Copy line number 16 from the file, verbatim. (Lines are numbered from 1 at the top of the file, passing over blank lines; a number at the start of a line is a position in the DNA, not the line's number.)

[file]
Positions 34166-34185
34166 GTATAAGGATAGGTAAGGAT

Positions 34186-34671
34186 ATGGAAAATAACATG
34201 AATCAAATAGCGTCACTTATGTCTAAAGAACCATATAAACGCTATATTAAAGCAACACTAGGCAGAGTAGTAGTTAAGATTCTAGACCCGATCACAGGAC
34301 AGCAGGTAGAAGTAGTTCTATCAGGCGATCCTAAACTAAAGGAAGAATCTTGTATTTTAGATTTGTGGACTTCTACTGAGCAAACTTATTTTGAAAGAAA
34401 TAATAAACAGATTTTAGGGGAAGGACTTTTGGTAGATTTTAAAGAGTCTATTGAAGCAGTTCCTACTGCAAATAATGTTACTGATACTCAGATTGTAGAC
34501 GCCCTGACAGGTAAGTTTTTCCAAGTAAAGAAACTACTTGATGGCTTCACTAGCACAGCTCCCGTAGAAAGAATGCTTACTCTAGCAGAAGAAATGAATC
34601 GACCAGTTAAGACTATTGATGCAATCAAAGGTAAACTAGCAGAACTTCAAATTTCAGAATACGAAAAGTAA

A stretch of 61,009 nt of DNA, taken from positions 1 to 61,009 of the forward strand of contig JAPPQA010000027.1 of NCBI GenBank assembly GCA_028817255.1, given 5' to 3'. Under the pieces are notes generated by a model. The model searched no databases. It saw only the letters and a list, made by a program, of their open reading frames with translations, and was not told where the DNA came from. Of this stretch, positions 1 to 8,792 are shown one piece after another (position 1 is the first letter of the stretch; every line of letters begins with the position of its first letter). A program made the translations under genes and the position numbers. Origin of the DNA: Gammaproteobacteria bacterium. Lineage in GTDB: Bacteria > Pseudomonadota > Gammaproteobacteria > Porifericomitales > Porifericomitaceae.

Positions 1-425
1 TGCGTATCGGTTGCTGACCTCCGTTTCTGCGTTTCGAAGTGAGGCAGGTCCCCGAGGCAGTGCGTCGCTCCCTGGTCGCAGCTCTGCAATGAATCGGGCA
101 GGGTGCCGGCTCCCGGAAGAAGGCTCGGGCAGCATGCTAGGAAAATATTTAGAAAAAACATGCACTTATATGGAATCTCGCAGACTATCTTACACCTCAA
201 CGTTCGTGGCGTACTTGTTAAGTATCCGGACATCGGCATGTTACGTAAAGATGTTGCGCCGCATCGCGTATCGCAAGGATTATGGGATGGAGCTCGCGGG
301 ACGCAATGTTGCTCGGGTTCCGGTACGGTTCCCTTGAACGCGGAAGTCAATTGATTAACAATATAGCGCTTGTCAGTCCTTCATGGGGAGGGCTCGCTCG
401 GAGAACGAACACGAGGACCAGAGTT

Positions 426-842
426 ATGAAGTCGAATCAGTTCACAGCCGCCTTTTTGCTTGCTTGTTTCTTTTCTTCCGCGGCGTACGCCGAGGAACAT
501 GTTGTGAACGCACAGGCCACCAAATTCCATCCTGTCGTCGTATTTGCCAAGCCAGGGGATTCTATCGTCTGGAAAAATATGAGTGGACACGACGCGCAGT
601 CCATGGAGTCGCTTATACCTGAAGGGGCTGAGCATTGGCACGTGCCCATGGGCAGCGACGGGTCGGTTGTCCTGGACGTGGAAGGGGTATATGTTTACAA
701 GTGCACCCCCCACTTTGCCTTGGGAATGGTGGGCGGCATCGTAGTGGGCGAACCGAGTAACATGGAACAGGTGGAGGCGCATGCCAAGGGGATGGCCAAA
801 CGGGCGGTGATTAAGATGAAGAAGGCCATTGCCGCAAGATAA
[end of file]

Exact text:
401 GAGAACGAACACGAGGACCAGAGTT